The study of the mediating role of emotion in the product/service failure and consumer negative emotions link has not been extensively researched in extant marketing literature. In addition, the research findings about the moderation role of brand love in the relationship between brand failure and consumer retaliation are consistent with previous studies. Emotional affection toward brand would buffer negative effects of a product or service failure because consumer is more tolerant with regard to brand transgressions (Tax et al., 1998), making retaliation behavior less probable. In contrast, consumers with lower levels of brand love do not have such tolerance and they will be more likely respond with CBS (Consumer Brand Sabotage: this term is from a study of Kahr et al. (2016). However, it is also possible that consumers with high expectations of brand would perceive a brand failure as betrayal (Thompson et al., 2006), leading to a “love-becomes-hate” effect (Grégoire et al., 2009) and thereby increasing the likelihood of consumer retaliation responses. Therefore, researchers further investigate the contingent factors that impact the brand love’s moderating role in product or service failure and consumer’s negative response link.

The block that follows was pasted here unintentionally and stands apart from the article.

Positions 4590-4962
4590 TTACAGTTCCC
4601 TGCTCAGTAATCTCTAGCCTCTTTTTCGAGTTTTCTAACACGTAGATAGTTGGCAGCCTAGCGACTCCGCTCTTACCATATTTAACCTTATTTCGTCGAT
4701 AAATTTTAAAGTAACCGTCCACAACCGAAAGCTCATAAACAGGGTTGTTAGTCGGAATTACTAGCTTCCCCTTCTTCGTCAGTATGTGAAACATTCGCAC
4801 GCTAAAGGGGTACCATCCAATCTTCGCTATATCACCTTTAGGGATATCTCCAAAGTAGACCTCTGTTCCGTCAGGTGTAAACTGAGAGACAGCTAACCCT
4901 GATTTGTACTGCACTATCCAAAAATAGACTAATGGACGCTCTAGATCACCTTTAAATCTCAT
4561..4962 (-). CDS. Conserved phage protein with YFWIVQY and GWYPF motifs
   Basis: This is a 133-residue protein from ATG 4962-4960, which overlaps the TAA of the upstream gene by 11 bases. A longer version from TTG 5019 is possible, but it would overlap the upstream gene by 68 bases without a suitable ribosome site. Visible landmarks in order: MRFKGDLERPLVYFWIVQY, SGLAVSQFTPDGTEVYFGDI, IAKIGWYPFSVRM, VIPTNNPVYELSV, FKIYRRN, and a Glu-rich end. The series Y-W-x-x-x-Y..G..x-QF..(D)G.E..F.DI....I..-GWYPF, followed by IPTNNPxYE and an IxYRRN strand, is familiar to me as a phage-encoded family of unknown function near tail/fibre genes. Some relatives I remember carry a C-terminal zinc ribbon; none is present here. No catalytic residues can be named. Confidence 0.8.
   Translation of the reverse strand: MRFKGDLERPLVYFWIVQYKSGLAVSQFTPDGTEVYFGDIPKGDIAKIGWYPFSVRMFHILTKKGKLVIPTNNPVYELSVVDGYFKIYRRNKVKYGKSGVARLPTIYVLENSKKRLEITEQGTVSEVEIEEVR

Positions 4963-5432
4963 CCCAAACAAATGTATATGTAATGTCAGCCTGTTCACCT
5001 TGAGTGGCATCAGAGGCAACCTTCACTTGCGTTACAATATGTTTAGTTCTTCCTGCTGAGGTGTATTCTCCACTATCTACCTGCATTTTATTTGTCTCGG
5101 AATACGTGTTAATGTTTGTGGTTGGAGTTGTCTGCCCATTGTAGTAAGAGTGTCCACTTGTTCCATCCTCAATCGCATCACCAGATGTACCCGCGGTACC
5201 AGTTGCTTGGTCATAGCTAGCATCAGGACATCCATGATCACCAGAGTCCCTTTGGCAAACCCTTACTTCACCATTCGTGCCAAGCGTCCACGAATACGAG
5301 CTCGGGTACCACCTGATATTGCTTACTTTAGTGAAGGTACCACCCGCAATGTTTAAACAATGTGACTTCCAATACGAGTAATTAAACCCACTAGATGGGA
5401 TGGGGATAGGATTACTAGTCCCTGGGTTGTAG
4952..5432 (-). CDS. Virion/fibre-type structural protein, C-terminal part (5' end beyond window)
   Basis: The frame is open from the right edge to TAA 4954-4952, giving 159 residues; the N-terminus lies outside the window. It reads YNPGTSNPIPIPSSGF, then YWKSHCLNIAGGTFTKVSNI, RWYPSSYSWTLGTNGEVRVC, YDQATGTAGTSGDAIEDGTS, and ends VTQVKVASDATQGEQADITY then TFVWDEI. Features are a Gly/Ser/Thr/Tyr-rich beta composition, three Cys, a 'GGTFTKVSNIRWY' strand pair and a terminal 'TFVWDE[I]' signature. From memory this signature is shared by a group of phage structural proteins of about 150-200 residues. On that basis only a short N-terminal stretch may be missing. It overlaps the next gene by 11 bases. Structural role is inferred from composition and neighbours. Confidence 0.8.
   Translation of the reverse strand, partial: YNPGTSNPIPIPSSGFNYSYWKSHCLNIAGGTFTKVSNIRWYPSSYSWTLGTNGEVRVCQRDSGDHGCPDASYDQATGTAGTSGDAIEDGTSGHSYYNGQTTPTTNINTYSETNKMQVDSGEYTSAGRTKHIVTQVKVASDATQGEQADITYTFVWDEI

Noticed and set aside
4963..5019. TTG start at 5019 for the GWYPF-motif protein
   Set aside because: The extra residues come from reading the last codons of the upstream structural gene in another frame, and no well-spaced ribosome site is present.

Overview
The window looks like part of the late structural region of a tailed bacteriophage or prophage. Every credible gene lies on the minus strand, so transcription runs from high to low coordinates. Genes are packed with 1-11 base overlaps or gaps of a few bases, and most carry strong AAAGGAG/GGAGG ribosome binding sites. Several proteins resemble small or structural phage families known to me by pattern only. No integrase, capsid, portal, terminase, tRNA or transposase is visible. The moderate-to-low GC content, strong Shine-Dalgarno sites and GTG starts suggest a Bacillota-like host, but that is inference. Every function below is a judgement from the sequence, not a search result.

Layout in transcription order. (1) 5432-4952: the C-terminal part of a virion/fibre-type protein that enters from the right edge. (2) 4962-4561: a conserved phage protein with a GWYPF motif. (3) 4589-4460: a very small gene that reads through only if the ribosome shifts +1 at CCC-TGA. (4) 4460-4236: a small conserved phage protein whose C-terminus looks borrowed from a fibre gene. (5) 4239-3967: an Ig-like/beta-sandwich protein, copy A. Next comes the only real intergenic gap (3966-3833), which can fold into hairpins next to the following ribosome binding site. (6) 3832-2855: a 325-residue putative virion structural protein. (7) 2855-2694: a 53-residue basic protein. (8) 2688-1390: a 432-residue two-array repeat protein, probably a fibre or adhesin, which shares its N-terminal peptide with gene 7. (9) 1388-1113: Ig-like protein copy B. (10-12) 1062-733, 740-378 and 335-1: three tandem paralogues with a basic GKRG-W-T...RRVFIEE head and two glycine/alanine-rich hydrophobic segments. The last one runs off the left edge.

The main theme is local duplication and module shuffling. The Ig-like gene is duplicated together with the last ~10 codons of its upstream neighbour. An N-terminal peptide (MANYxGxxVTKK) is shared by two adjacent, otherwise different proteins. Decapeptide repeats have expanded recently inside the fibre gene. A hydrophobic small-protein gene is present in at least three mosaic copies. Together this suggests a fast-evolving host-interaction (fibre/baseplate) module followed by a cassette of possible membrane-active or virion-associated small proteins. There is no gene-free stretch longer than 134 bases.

This study will: (1) illustrate how failure severity leads to consumer retaliation via consumer’s negative emotion as a mediator, and (2) examine when love-becomes-hate effect happens (when brand love moderates failure severity and consumer’s negative responses link). We will examine how aggressive personality, brand trust, blame attribution, and perceived fairness impact the moderation role of brand love in the relationship between failure severity and consumer’s negative responses. Therefore, academics and marketing managers can gain important insights from our research findings on how to manage product/service failure and how to deal with customer negative behaviors properly.